Friday, April 29, 2011

The goal may not be the destination!

I am a goal-oriented person. I set goals; I aim to achieve them. Daily goals, weekly goals, quarterly, yearly, life goals. And I set up checklists so that I know I'm keeping on track. Have I done this? that? Gosh, have I done something NOT on the list. I'll put it on, and check it "done", so I'll have achieved another goal! If I don't attain a certain goal, I have this inner sense of frustration (at least!) -- perhaps even failure. (Of course, if I sit back and think about it, most often the only one I've "failed" is me!)

I've been pondering this ever since I heard an interview with a scholar/author who suggested that the process-engaged-in is often more important than the goal-achieved. That suggestion (or insight) related closely to a conversation I'd had this week with someone who was wondering whether or not he would ever attain his goals. I suggested, in my conversation with him (prior to listening to the interview) that, despite his frustration about attaining the goal, he had made a huge difference in the lives of folks around him while working TO attain the goal. And that those changed lives may have been as important as anything else in the grand scheme of things.

Physician, heal thyself!

A critique sometimes leveled at (some) Christians is that they are "too heavenly minded to be any earthly good". I think that the sentiment may be just as appropriate for those of us who are so focused on the destination that we miss the joys--or the intermediate successes--of the journey. I remember a wonderful book of several decades back by William Least Heat Moon, entitled Blue Highways. The author recounts his travels around the United States on "blue highways" -- those roads on the map that aren't Interstates (or red/yellow highways), but rather are the "roads less traveled" where he met loads of fascinating people and had amazing experiences. For a time I tried to emulate Moon, taking more time and traveling roads whose designation didn't begin with "I-". Wow, what wonderful drives those were! As time has gone by, I've become so concerned with the destination that the journey has simply become the (quickest) means to the end.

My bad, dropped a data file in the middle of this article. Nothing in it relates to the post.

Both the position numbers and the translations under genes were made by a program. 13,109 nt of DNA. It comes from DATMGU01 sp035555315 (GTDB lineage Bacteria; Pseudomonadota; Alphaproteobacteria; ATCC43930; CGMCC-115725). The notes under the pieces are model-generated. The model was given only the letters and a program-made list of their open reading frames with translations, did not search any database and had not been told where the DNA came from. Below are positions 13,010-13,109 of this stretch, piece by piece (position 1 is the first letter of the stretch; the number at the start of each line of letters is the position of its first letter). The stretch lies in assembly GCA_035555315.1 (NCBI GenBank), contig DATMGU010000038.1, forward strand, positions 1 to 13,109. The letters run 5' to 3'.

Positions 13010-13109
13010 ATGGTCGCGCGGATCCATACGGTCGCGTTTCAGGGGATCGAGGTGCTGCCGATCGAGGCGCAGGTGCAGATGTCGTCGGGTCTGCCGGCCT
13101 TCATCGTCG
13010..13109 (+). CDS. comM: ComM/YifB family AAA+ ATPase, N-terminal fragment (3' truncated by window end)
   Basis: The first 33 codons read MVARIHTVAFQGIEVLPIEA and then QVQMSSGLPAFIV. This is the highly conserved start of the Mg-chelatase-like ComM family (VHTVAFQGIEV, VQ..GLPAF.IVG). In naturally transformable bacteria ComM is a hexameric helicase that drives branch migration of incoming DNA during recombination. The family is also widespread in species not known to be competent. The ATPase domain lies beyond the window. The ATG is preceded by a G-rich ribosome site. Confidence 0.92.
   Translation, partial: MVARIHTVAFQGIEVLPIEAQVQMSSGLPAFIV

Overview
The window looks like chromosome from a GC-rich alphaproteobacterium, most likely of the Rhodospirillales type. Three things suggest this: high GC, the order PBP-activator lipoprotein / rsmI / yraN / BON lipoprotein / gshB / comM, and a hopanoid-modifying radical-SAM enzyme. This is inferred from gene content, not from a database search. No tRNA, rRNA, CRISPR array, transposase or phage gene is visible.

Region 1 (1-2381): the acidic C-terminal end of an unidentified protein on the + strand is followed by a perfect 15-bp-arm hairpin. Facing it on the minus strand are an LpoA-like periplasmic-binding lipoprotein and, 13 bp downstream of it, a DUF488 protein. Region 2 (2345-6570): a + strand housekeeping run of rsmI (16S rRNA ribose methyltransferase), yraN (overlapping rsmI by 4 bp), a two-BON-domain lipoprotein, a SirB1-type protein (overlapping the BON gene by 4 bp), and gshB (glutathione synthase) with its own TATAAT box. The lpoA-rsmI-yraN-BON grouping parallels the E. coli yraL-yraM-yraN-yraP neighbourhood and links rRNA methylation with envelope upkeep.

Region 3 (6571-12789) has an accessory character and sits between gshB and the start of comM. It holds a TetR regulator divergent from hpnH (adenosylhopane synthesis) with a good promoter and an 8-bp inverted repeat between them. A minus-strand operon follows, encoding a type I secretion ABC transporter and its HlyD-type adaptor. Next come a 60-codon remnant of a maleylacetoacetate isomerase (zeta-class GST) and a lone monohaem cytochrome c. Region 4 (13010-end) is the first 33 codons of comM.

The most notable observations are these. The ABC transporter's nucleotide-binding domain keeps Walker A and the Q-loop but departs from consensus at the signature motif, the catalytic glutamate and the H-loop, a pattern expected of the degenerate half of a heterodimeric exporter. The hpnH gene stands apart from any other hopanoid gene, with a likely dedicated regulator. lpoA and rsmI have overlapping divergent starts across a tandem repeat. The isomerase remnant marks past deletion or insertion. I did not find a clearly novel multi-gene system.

The road in the picture above leads somewhere; there is no clear destination. The destination is suggested by the glow on the horizon, but if that is our only focus, what have we missed? The perspective is amazing. The gravelly surface of the road, and how it affects the painted lines. The rocks on the side of the road; the gnarled trees. The clouds. The light. Color in a gray-scale photo.

I'm not suggesting to "stop and smell the roses" (although that's not bad advice). I'm wondering, along with Dr. Rao (the interviewee above), whether the process of getting "there" is just as significant--if not more so--as getting "there". And, if so, what kind of change-of-mind might that mean? Is "making a difference", for example, located solely in the end result of alleviating some external need, or just as much located in changing ME as I seek to change the world?

What if satisfying God was not the destination, but rather the goal? What if we were able simply enjoy the presence of God, the challenge of God, the sustenance of God, the teaching of God, on the journey?



1 comment:

  1. This is timely. I think we need goals to jump start and get us going where we think we are supposed to be. However, I have found that the journey is often far more interesting than arriving at the destination. And, perhaps we will be so lucky as to obtain greater awareness along the way.